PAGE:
• Day 1: Squat Variation
  • Day 2: Horizontal Press (Bench Press) Variation
  • Day 3: Hip Hinge (Deadlift) Variation
  • Day 4: Vertical Press (Overhead Press) Variation

Pick one main lift for every day – a total of four basic barbell lifts. These will stay the same for as long as possible, so pick those that fit your body type.

Each workout contains 4 or 5 exercises:

  • Exercise 1: It’s the main lift. It stays in your program for a long time (see the triple progression section).

  • Exercise 2: Do a multi-joint assistance exercise for the main lift (it can even be a variation of the main lift, e.g., close-grip bench press). Keep this exercise for a long time in your program, too, using the same progression model as the main lift. Change it if you find that it no longer addresses your weakest link (because you fixed it).

  • Exercise 3: Choose a pull or row. Ideally, pick a different one on each of the four days, including both vertical and horizontal pulls.

  • Exercises 4 and (possibly) 5: Do isolation exercise(s) for a key muscle in the main lift. Isolation exercises can be changed any time you want.

Using the one-day on, one-day off split, it looks like this:

  • Day 1: Squat
  • Day 2: OFF
  • Day 3: Horizontal press
  • Day 4: OFF
  • Day 5: Hinge
  • Day 6: OFF
  • Day 7: Vertical press
  • Day 8: OFF
  • Repeat

The Triple Progression Model

It’s essentially “periodized” double progression that helps you progress on a lift for as long as possible using progressive overload.

Select a range of 3 reps, like 4 to 6 reps. Start with a weight that’s close to your max for the top of the range (in this example, close to your 6RM). Use that same weight for all of your work sets (4-5). The goal is to complete all of the work sets with the same weight, getting all your reps in (6 reps).

If you don’t get all of your reps in, keep the same weight at your next session. For example, if you get…

  • Set 1: 6 reps using 200 pounds
  • Set 2: 5 reps using 200 pounds
  • Set 3: 4 reps using 200 pounds
  • Set 4: 4 reps using 200 pounds

…it means at your next workout, you stay with 200 pounds.

If at your second workout, you get…

  • Set 1: 6 reps using 200 pounds
  • Set 2: 6 reps using 200 pounds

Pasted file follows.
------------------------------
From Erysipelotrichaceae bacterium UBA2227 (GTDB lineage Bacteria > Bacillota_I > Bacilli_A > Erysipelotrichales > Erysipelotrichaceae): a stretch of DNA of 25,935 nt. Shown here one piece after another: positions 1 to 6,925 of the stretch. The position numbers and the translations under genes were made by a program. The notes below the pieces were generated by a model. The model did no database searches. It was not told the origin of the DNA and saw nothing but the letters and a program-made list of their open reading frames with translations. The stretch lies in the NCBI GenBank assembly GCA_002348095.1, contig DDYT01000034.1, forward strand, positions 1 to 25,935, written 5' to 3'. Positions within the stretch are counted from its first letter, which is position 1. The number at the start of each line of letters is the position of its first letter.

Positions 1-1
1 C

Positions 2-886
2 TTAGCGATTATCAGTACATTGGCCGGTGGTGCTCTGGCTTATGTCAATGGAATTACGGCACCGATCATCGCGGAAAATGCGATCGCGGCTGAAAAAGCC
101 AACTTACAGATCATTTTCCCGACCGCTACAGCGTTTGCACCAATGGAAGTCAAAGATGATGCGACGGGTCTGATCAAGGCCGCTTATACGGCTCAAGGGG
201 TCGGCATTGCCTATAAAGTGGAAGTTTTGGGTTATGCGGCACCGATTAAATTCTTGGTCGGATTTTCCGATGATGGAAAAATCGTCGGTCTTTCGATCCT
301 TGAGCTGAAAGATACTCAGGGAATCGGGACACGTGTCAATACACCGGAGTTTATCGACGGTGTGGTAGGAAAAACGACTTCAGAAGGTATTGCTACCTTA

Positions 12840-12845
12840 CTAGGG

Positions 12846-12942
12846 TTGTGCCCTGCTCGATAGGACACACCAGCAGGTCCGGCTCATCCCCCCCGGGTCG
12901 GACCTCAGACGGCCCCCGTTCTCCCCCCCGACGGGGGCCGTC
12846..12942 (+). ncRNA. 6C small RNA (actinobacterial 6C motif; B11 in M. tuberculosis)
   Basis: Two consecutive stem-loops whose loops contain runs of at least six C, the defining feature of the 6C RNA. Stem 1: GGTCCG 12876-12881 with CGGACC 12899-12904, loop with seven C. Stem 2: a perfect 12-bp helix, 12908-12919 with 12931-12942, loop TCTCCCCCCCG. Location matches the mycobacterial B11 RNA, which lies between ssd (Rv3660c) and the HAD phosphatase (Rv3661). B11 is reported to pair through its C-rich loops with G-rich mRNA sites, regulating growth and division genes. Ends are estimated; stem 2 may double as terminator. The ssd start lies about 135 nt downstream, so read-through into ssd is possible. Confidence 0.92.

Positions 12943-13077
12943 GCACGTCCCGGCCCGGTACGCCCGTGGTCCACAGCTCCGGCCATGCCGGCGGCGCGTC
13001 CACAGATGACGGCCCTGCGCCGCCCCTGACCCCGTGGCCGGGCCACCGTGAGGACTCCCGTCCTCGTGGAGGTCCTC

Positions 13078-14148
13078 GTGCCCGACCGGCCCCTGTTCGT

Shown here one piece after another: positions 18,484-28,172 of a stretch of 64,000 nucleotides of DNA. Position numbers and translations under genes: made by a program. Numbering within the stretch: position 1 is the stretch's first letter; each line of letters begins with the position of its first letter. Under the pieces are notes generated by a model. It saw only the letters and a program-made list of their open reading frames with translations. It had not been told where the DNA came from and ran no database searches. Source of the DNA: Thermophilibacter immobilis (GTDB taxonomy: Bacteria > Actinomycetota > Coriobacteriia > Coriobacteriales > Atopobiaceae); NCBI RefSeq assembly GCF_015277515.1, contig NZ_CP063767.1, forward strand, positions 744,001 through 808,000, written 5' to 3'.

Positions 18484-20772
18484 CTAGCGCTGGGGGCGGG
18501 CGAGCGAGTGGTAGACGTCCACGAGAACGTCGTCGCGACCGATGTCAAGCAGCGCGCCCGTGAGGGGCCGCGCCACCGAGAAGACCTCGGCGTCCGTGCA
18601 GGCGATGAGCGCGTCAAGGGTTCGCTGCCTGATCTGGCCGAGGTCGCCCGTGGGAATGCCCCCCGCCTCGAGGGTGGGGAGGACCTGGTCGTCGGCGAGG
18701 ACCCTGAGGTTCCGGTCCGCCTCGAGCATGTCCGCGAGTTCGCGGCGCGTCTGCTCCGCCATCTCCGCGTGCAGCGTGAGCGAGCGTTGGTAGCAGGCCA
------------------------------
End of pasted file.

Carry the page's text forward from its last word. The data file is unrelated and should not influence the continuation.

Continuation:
• Set 3: 5 reps using 200 pounds
  • Set 4: 5 reps using 200 pounds

…there’s progression because you were able to get more reps. But the progression isn’t large enough to justify adding weight, so your sets are not all complete.

If at the next session, you get…

  • Set 1: 6 reps using 200 pounds
  • Set 2: 6 reps using 200 pounds
  • Set 3: 6 reps using 200 pounds
  • Set 4: 6 reps using 200 pounds

…you’re allowed to add 5-10 pounds at the next workout. Start the progression over.

Keep up with this process until you can’t progress at all. This means that for 3 consecutive workouts, you can’t add any reps or weight. When that happens, you move down one rep range. Your three rep ranges are:

  • First: 6 to 8
  • Second: 4 to 6
  • Third: 2 to 4

Let’s say that you start with 6 to 8 reps, and you can progress for 12 workouts, after which you hit a wall for 3 consecutive workouts. You’d move on to the second zone (4 to 6 reps), starting with 10 pounds more than your last workout with the preceding zone.

Now, maybe you can keep progressing in that second zone for 6 more workouts, then have 3 consecutive sessions where you can’t add a rep. You’d move on to the third zone (2 to 4 reps) and start the double progression process with 10 pounds more than your last workout in the preceding zone and keep going until you hit the wall.

After hitting the wall in the third zone, you can either start over with the same movements in the first zone or use different exercises, starting in zone 1. In both cases, take a week off from the big lifts before starting a new cycle.